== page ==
[Development] Proposal: Deprecate QVector in Qt 6
apoenitz at t-online.de
Fri Apr 24 13:51:50 CEST 2020
On Fri, Apr 24, 2020 at 09:33:49AM +0200, Christian Ehrlicher wrote:
> Am 24.04.2020 um 09:22 schrieb Lars Knoll:
> > > e "vector is a silly name from a mathematical standpoint" argument is valid,
> > > but vector is an established term in C++ world. Sorry, that ship has sailed.
> > > I am also in favor of proposal 2 or 3. I think deprecating either QList or
> > > QVector without any big advantage for the user will just make porting form
> > > Qt5 to Qt6 needlessly harder.
> > >
> > > Even inside Qt we are struggling to keep up with deprecation warnings
> > > (Thanks to Friedemann for fixing these). I am pretty sure Creator does have
> > > the same "problem". Extrapolating that from "just us" to the broader
> > > audience we are hopefully targetting, it looks like lots of
> > > users/applications will be hit by these warnings and it will mean (lots of?)
> > > work for them.
> > I do agree that we shouldn’t deprecate neither name, as that would just make
> > moving from 5 to 6 harder. The unification of the classes should help simplify
> > things.
> > But we need to have a consistent message around which name is the preferred
> > one and used in Qt’s own API and documentation. Having a QList in one method
> > and a QVector in the next one would only be confusing to our users. So IMO
> > this thread should mainly be about deciding what the default name for this
> > container is in our documentation and API in Qt 6.
> Since you tell everyone since ages that QList should not be used (it's in the
> documentation since 5.6: https://doc-snapshots.qt.io/qt5-5.9/qlist.html#details
Sorry. There was never an *agreement* on the issue.
QList(<=5) was designed and implemented to be a convenient, easy-to-use
one-size-fits-all container for use cases in user facing application that was
hard to completely get wrong even for C++ newbies, including "unreasonable" use
cases like being able to access by index *and* to insert big objects in the
middle without completely killing performance.
It was never meant to be the best performing nor the smallest container for a
given fixed use case *by design*.
Consequently, it was very easy to find setups were there where better
alternatives. In fact, in almost all setups there was *some* other container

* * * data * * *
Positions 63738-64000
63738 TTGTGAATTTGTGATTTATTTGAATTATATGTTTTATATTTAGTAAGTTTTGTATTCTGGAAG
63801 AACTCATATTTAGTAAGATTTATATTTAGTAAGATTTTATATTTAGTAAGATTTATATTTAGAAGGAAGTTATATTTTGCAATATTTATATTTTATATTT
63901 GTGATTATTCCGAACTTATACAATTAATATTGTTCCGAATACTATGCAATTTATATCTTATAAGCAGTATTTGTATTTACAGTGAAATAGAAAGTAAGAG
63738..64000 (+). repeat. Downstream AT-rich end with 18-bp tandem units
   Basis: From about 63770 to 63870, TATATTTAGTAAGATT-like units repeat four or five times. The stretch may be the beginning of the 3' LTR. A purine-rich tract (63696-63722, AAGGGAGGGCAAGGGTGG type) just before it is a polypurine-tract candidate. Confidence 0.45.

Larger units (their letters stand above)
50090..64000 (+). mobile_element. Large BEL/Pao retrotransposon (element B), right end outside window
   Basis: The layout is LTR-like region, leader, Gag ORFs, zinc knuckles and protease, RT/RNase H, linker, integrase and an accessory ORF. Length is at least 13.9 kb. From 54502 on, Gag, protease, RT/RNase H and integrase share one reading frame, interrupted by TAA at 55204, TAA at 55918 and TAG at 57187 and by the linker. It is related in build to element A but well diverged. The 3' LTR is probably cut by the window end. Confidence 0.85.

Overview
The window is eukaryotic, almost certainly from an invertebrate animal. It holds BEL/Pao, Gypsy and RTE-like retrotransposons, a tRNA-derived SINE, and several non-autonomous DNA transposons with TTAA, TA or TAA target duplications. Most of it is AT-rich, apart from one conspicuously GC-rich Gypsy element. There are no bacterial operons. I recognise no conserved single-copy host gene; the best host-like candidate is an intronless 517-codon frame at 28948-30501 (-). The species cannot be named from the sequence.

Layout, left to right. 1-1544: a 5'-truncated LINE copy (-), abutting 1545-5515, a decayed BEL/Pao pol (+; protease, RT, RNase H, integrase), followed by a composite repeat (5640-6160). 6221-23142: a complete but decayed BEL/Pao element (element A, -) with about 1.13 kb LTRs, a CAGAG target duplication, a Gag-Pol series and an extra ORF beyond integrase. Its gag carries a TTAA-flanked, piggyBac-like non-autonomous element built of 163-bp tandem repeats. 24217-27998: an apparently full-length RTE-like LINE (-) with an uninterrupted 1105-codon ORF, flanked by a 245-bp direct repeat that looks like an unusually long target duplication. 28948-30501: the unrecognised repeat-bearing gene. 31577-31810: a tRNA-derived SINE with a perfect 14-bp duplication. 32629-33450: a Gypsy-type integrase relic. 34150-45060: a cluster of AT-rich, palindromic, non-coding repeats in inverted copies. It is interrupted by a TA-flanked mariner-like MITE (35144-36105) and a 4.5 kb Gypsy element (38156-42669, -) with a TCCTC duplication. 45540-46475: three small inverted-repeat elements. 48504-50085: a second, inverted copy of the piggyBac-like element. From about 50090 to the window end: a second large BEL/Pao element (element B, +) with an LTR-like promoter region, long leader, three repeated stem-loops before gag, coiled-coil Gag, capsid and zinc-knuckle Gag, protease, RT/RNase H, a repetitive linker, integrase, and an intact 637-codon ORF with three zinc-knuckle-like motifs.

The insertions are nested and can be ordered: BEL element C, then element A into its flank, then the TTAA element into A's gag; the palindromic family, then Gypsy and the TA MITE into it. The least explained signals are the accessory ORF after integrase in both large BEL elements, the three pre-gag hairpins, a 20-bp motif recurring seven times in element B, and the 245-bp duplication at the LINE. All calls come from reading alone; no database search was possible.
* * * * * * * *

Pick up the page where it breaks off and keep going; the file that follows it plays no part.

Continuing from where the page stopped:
that was smaller or faster, it was "just" not always the same container.
>From that some people draw the conclusion that QList was a bad thing and started
lobbying for its demise in blog posts, conference talks and here on the mailing
list. Over time this was successful, at some time in the documentation the
comment on the default choice was flipped and for Qt 6 the implementation was
shared with QVector.
For this discussion here now the interesting consequence is that by the new
sharing of the implementation with QVector all the implementation related
arguments against QList that have been made in the past are void, all those
arguments do *not* apply to QList(>=6), at least not unless you extend them to
QVector, see below.
When you now look at the 2010 blog post you'll notice that *none* of the
performance and size claims in there apply to QList(>=6).
So what is left is the question about what is in the name. That question was
interestingly enough not present at the begin of the crusade, it only came up
after it turned out that blind replacement of QList by QVector wasn't *that*
trivial and actually caused performance regressions in real world applications,
i.e. the performance argument made against QList wasn't quite as uniformly
applicable as initially presented.
Today the main line of reasoning given is that QVector is something like
std::vector and people knowing C++ would feel comfortable using it the same way.
And that would be a false friend.
QVector is refcounted, so it *also* trades cycles (e.g. for write access) for
convenience (return by value without further decoration? No problem!) This is
still exactly the same quality of compromise QList was accused of for a decade
now, all the arguments made against compromises in principle could be made
against QVector as well.
Replacing *now* all QList uses by QVector would be a lose-lose situation. People
aiming at the ability to use a std:: container of their choice will not be
content, as it's still not a std:: container, both in name and behaviour.
Everyone else will have to adapt their code or live with the uncomfortable
feeling about not using the most recent name.
It's still possible, and easy, to limit the damage to one of the factions,
and that's what I understand is what the proposals here were aiming at.
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